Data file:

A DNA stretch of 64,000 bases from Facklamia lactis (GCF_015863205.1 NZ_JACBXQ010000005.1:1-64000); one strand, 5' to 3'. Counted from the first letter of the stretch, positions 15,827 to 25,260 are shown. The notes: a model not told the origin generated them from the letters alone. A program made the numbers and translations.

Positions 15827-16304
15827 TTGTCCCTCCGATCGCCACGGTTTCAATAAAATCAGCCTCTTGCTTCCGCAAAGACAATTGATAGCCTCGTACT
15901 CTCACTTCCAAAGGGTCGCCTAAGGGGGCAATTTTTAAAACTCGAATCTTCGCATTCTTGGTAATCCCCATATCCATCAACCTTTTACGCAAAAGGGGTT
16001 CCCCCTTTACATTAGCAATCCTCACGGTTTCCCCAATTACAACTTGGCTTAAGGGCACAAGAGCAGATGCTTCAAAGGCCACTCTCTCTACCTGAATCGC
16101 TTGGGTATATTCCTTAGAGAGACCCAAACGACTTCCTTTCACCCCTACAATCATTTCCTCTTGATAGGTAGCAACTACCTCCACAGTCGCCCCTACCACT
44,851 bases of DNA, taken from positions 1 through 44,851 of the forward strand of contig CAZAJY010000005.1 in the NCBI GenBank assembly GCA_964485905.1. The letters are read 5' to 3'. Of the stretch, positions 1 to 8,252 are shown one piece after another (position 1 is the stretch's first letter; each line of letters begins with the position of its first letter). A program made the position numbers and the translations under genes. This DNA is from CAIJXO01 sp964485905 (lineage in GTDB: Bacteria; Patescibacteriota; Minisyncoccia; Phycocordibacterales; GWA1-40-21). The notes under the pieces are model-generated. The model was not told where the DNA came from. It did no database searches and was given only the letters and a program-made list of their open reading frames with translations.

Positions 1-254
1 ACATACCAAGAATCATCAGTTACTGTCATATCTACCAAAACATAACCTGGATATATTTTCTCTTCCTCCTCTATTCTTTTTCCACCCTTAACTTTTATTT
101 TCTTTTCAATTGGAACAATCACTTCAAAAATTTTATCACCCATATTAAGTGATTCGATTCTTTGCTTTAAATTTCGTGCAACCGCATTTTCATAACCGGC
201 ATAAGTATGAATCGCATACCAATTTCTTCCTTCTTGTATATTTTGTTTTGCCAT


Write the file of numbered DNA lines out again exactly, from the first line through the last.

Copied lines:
A DNA stretch of 64,000 bases from Facklamia lactis (GCF_015863205.1 NZ_JACBXQ010000005.1:1-64000); one strand, 5' to 3'. Counted from the first letter of the stretch, positions 15,827 to 25,260 are shown. The notes: a model not told the origin generated them from the letters alone. A program made the numbers and translations.

Positions 15827-16304
15827 TTGTCCCTCCGATCGCCACGGTTTCAATAAAATCAGCCTCTTGCTTCCGCAAAGACAATTGATAGCCTCGTACT
15901 CTCACTTCCAAAGGGTCGCCTAAGGGGGCAATTTTTAAAACTCGAATCTTCGCATTCTTGGTAATCCCCATATCCATCAACCTTTTACGCAAAAGGGGTT
16001 CCCCCTTTACATTAGCAATCCTCACGGTTTCCCCAATTACAACTTGGCTTAAGGGCACAAGAGCAGATGCTTCAAAGGCCACTCTCTCTACCTGAATCGC
16101 TTGGGTATATTCCTTAGAGAGACCCAAACGACTTCCTTTCACCCCTACAATCATTTCCTCTTGATAGGTAGCAACTACCTCCACAGTCGCCCCTACCACT
44,851 bases of DNA, taken from positions 1 through 44,851 of the forward strand of contig CAZAJY010000005.1 in the NCBI GenBank assembly GCA_964485905.1. The letters are read 5' to 3'. Of the stretch, positions 1 to 8,252 are shown one piece after another (position 1 is the stretch's first letter; each line of letters begins with the position of its first letter). A program made the position numbers and the translations under genes. This DNA is from CAIJXO01 sp964485905 (lineage in GTDB: Bacteria; Patescibacteriota; Minisyncoccia; Phycocordibacterales; GWA1-40-21). The notes under the pieces are model-generated. The model was not told where the DNA came from. It did no database searches and was given only the letters and a program-made list of their open reading frames with translations.

Positions 1-254
1 ACATACCAAGAATCATCAGTTACTGTCATATCTACCAAAACATAACCTGGATATATTTTCTCTTCCTCCTCTATTCTTTTTCCACCCTTAACTTTTATTT
101 TCTTTTCAATTGGAACAATCACTTCAAAAATTTTATCACCCATATTAAGTGATTCGATTCTTTGCTTTAAATTTCGTGCAACCGCATTTTCATAACCGGC
201 ATAAGTATGAATCGCATACCAATTTCTTCCTTCTTGTATATTTTGTTTTGCCAT